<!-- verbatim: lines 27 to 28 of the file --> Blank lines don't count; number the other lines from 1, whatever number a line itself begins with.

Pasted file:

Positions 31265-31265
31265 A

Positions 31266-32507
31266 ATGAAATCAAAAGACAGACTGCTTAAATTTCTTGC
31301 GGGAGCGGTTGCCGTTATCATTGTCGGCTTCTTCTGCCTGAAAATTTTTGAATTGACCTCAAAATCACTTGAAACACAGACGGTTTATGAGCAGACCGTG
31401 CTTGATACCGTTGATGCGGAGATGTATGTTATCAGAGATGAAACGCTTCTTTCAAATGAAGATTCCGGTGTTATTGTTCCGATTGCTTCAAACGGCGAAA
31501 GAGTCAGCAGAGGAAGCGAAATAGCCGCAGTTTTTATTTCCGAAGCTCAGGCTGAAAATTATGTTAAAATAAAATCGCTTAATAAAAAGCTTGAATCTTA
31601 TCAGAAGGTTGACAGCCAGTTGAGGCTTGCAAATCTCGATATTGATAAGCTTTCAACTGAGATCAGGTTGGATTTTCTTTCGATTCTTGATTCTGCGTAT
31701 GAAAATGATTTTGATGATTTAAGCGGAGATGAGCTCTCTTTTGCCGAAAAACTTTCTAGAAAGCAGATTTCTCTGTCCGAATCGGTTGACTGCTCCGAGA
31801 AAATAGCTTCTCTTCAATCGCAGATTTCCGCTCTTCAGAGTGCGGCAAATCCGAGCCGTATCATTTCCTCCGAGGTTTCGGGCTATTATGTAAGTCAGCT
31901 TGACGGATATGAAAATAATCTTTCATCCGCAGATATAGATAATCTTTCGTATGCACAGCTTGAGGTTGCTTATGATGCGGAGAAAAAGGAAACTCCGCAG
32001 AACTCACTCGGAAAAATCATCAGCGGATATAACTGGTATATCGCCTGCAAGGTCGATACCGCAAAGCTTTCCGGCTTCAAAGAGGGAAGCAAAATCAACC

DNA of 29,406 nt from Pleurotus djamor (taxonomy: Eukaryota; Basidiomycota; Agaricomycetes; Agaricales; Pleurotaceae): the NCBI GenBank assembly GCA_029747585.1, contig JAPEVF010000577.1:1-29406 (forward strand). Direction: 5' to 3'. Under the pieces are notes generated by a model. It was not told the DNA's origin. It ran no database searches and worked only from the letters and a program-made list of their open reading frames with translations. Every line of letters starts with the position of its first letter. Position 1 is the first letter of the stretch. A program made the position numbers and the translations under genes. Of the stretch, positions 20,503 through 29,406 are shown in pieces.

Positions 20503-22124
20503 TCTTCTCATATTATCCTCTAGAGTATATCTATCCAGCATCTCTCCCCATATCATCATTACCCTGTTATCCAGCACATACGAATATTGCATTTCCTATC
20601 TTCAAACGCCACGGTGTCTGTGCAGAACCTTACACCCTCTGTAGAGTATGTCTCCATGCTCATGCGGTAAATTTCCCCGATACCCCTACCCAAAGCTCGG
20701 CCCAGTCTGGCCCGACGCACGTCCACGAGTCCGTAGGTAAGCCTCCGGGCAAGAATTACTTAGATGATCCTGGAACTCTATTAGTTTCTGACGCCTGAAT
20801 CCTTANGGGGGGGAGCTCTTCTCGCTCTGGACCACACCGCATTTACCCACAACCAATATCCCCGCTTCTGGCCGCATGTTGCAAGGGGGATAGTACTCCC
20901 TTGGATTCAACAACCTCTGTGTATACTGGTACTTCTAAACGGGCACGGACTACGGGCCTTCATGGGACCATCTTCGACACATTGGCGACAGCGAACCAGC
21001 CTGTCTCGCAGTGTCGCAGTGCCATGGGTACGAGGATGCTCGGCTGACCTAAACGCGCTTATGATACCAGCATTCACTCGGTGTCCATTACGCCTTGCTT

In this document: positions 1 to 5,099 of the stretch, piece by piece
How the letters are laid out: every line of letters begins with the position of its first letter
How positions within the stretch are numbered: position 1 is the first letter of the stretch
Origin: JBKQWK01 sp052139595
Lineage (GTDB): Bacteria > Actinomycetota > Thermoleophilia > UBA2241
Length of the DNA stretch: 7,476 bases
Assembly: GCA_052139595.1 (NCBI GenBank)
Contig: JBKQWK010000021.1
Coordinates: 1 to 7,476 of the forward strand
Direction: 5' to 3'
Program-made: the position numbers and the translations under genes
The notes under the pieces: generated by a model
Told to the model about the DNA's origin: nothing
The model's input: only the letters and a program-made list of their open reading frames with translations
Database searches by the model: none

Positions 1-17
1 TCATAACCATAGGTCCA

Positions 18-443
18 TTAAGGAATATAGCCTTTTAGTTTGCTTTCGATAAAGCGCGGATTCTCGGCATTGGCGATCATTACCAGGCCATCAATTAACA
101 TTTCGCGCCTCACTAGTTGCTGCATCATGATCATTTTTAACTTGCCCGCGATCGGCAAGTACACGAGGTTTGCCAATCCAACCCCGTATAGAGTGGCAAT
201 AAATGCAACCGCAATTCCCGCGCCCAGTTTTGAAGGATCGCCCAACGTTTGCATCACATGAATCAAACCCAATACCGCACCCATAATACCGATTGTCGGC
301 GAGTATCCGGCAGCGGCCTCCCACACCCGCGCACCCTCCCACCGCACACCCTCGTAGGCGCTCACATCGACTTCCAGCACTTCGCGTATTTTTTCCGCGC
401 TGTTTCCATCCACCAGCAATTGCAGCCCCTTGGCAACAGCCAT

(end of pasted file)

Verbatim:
Assembly: GCA_052139595.1 (NCBI GenBank)
Contig: JBKQWK010000021.1